It is believed that the incoming parliament will be a mosaic of representatives from 26 to 28 parties, instead of the 21 in parliament today. Participation is expected to be very high and the number of MPs has been raised from 389 to 462.

The political and security wings of the regime seem to want a parliament made up of weak and fragmented political minorities. The legislative body would fill a legitimate institutional space but without being able to affect public policy.

It can propose limited reforms that do not upset the fundamental powers of the regime, such as the role of the military establishment in determining politics.

Even during electoral campaigning, nobody dared to speak about such issues, with the exception of the Socialist Forces Front (FFS), the most radical party participating in elections.

In public rallies and media statements, its candidates promised that they will push the parliament to reduce the role of the army in politics. But the FFS’s representation in the incoming assembly will not be strong enough to push through such changes.


The Islamists’ Prospects

The Movement of Society of Peace (Muslim Brotherhood) announced the nomination of current public works minister Omar Ghoul to head the next government, in case the Green Algeria Bloc led by the ruling majority wins today’s elections.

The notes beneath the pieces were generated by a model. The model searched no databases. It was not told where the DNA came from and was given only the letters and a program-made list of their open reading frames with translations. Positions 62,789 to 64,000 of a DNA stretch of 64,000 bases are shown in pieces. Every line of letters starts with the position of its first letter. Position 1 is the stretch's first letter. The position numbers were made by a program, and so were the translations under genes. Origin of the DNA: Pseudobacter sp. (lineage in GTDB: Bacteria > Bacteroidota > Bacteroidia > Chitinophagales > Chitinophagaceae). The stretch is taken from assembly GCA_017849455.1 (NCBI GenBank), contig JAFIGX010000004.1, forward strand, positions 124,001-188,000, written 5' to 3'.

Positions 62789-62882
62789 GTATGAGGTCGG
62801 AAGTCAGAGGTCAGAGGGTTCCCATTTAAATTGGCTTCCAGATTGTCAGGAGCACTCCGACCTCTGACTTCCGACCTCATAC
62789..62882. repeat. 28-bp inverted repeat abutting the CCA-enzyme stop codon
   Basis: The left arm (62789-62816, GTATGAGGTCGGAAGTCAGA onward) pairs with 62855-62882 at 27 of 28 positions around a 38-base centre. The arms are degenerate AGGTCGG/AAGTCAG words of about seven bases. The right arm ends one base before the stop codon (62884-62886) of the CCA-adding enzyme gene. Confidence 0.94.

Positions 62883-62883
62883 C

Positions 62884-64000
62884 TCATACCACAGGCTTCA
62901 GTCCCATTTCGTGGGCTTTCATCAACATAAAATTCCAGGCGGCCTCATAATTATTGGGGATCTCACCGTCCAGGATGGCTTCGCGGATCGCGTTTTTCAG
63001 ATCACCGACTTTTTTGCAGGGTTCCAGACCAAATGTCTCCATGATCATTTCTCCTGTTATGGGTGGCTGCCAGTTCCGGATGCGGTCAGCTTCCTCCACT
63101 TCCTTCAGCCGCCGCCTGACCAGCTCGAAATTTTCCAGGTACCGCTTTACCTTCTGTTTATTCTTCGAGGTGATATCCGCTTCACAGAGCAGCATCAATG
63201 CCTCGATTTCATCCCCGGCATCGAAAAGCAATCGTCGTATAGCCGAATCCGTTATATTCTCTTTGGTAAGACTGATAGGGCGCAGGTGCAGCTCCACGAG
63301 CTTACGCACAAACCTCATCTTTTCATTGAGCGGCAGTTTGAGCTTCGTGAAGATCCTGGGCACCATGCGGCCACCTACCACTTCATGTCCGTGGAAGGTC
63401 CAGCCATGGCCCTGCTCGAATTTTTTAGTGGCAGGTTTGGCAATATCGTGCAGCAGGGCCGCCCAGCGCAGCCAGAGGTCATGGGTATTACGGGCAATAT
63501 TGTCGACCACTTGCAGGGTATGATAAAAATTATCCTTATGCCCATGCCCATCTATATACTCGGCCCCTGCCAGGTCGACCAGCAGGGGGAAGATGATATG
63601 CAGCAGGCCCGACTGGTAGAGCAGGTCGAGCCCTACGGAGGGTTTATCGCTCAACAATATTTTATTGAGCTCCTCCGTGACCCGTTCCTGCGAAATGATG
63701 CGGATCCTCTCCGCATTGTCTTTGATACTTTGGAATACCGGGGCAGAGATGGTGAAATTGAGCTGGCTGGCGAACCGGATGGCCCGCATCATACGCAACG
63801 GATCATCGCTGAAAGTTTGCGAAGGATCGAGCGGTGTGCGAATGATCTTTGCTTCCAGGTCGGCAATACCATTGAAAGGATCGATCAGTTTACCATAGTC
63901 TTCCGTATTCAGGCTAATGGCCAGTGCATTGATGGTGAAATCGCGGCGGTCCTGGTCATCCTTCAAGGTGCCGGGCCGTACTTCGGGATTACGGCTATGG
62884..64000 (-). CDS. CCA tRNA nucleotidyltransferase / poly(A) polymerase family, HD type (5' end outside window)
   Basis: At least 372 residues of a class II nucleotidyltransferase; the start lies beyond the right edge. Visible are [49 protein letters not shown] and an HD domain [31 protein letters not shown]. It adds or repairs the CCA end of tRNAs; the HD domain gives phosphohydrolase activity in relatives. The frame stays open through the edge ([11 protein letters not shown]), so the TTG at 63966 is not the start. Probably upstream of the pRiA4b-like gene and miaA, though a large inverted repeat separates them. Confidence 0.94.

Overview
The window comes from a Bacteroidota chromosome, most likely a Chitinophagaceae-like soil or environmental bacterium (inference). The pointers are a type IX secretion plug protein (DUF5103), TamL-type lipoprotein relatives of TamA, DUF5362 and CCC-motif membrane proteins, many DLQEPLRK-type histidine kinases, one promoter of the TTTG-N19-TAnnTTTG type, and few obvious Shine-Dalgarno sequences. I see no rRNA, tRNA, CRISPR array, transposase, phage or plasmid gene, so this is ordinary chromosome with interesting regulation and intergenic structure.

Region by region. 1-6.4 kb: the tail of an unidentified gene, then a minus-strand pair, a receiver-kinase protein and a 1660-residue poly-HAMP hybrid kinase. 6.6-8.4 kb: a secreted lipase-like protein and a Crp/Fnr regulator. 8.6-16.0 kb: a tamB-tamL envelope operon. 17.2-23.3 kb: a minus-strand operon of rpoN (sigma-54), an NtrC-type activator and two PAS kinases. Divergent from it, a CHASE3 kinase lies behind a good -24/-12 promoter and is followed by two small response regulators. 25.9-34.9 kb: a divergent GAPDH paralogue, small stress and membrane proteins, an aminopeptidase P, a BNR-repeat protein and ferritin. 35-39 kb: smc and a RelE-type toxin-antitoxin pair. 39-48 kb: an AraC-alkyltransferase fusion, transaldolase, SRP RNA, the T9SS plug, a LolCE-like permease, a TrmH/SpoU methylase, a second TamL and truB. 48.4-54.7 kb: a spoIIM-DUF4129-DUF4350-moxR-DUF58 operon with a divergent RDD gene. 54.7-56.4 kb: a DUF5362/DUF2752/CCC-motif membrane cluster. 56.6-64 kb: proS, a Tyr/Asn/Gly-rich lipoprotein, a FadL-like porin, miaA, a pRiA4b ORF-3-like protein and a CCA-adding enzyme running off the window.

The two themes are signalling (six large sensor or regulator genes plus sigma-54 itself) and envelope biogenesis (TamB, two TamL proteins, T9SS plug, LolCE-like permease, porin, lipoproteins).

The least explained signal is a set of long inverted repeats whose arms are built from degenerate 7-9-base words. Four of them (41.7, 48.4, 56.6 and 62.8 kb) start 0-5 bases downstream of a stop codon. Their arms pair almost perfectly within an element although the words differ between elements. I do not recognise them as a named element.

Ghoul was nominated by the movement as one of its most prominent cadres. His campaign was the largest as he held rallies and made dozens of statements about the coalition’s program, promising personal meetings with citizens.

Green Algeria expects to win the current elections although it only received 800,000 votes in the 2007 round, divided up among the three parties that make up the bloc — Society of Peace, Al-Nahda, and Al-Islah.

On the other hand, leaders of the National Liberation Front (FLN) and the Democratic Gathering — the party of prime minister Ahmed Ouyahia — took turns in a show of force.

They stressed that “the Algerian people will not choose something they will regret again,” alluding to the choice of the Islamic Salvation Front (FIS) in 1991, which lead to a devastating civil war.

The Justice and Development Front led by Sheikh Abdullah Gaballah could become the largest Islamist party after the elections.

Gaballah refused to join the Green Algeria Bloc because he was not appointed as its head and decided to run independently, which will give him more space for negotiations in the formation of a new government.

If the Muslim Brotherhood candidate Omar Ghoul does not become prime minister, the position will go to Ahmed Ouyahia or to the new general secretary of the FLN.

The latter will be appointed at the end of this month to succeed Abdelaziz Belkhadem, regardless of the outcome of the elections.

Political reforms announced last year forced the president to give up his authority to unilaterally appoint a prime minister.

He is now bound to appointing a prime minister from the majority chosen by the electorate, whether a party, bloc, or slate.

The Islamists are hoping that this will allow them to lead the government, like in Tunisia, Egypt, and Morocco.

This article is an edited translation from the Arabic Edition.